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Evidential flexibility now in Immigration Rules!
Good news for people applying under the Points Based System (including Tier 1 General, Tier 1 entrep ...
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Evidential flexibility now in Immigration Rules!

Good news for people applying under the Points Based System (including Tier 1 General, Tier 1 entrepreneurs and investors, Tier 2 General and Tier 4 students among other categories). The Home Office have now brought evidential flexibility firmly into the Immigration Rules. Changes made to the Rules which came into force from 28 October 2013 provide relief to applicants who were previously fearful of being refused by reason of providing documents that contained minor omissions or failed to show all of the information required by the vast body of documentary requirements set out in Appendix A of the Immigration Rules.

The new paragraph 245AA states as follows:

245AA. Documents not submitted with applications
(a) Where Part 6A or any appendices referred to in Part 6A state that specified documents must be provided, the Entry Clearance Officer, Immigration Officer or the Secretary of State will only consider documents that have been submitted with the application, and will only consider documents submitted after the application where they are submitted in accordance with subparagraph (b).
(b) If the applicant has submitted specified documents in which:
(i) Some of the documents in a sequence have been omitted (for example, if one bank statement from a series is missing);
(ii) A document is in the wrong format (for example, if a letter is not on letterhead paper as specified); or
(iii) A document is a copy and not an original document; or
(iv) A document does not contain all of the specified information;
the Entry Clearance Officer, Immigration Officer or the Secretary of State may contact the applicant or his representative in writing, and request the correct documents. The requested documents must be received at the address specified in the request within 7 working days of the date of the request.
(c) Documents will not be requested where a specified document has not been submitted (for example an English language certificate is missing), or where the Entry Clearance Officer, Immigration Officer or the Secretary of State does not anticipate that addressing the omission or error referred to in subparagraph (b) will lead to a grant because the application will be refused for other reasons.
(d) If the applicant has submitted a specified document:
(i) in the wrong format; or
(ii) which is a copy and not an original document; or
(iii) which does not contain all of the specified information, but the missing information is verifiable from:
(1) other documents submitted with the application,
(2) the website of the organisation which issued the document, or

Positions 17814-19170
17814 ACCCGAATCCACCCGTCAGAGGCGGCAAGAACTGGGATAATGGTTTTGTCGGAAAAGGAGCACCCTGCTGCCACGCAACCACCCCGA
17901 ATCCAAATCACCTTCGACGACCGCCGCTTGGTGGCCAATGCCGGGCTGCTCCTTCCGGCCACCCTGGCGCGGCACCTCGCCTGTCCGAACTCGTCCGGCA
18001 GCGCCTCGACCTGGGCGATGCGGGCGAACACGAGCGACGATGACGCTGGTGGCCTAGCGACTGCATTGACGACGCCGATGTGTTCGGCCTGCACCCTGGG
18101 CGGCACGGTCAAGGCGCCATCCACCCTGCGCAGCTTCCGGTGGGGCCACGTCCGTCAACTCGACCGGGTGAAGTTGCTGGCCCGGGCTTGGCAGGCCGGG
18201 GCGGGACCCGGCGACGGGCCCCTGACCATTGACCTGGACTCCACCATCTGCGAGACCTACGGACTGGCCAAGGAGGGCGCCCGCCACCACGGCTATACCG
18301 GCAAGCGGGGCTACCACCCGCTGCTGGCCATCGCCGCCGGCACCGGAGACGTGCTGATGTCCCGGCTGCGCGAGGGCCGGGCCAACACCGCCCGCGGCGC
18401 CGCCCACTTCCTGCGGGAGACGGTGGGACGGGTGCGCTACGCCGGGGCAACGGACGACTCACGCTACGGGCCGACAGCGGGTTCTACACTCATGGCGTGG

(3) the website of the appropriate regulatory body;
the application may be granted exceptionally, providing the Entry Clearance Officer, Immigration Officer or the Secretary of State is satisfied that the specified documents are genuine and the applicant meets all the other requirements. The Entry Clearance Officer, Immigration Officer or the Secretary of State reserves the right to request the specified original documents in the correct format in all cases where (b) applies, and to refuse applications if these documents are not provided as set out in (b).

This does appear to be very good news for applicants. We hope this will spell the end to the practice we have seen over the last few years of refusing applicants who clearly meet the substantive requirements of the rules on minor documentary grounds. The Home Office should now contact you, if for example, you submit a bank statement but it does not show your name, or if you leave out a payslip from a sequence of payslips, or provide a copy of a document instead of an original.

If you are refused for documentary reasons, however, and you feel that there was scope for having been contacted in accordance with this rule, please contact us as there may be good grounds for challenging the decision on the basis that this rule was not applied. Remember that the Home Office must make decisions in accordance with their own Immigration Rules. If they do not then an appeal against their decision will be successful. If an applicant does not have a right of appeal, perhaps because they still have a visa or because they applied out of time, then they may still be able to challenge the decision by Judicial Review.

Contact us for a free preliminary opinion.

Adam Reid – January 2014

The recent ground-breaking decision of the Upper Tribunal of the Immigration and Asylum Chamber in Naved (Student – fairness – notice of points) [2012] UKUT 14 (IAC) has confirmed that the Tribunal considers itself to have the jurisdiction to allow immigration appeals on public law principles of general unfairness.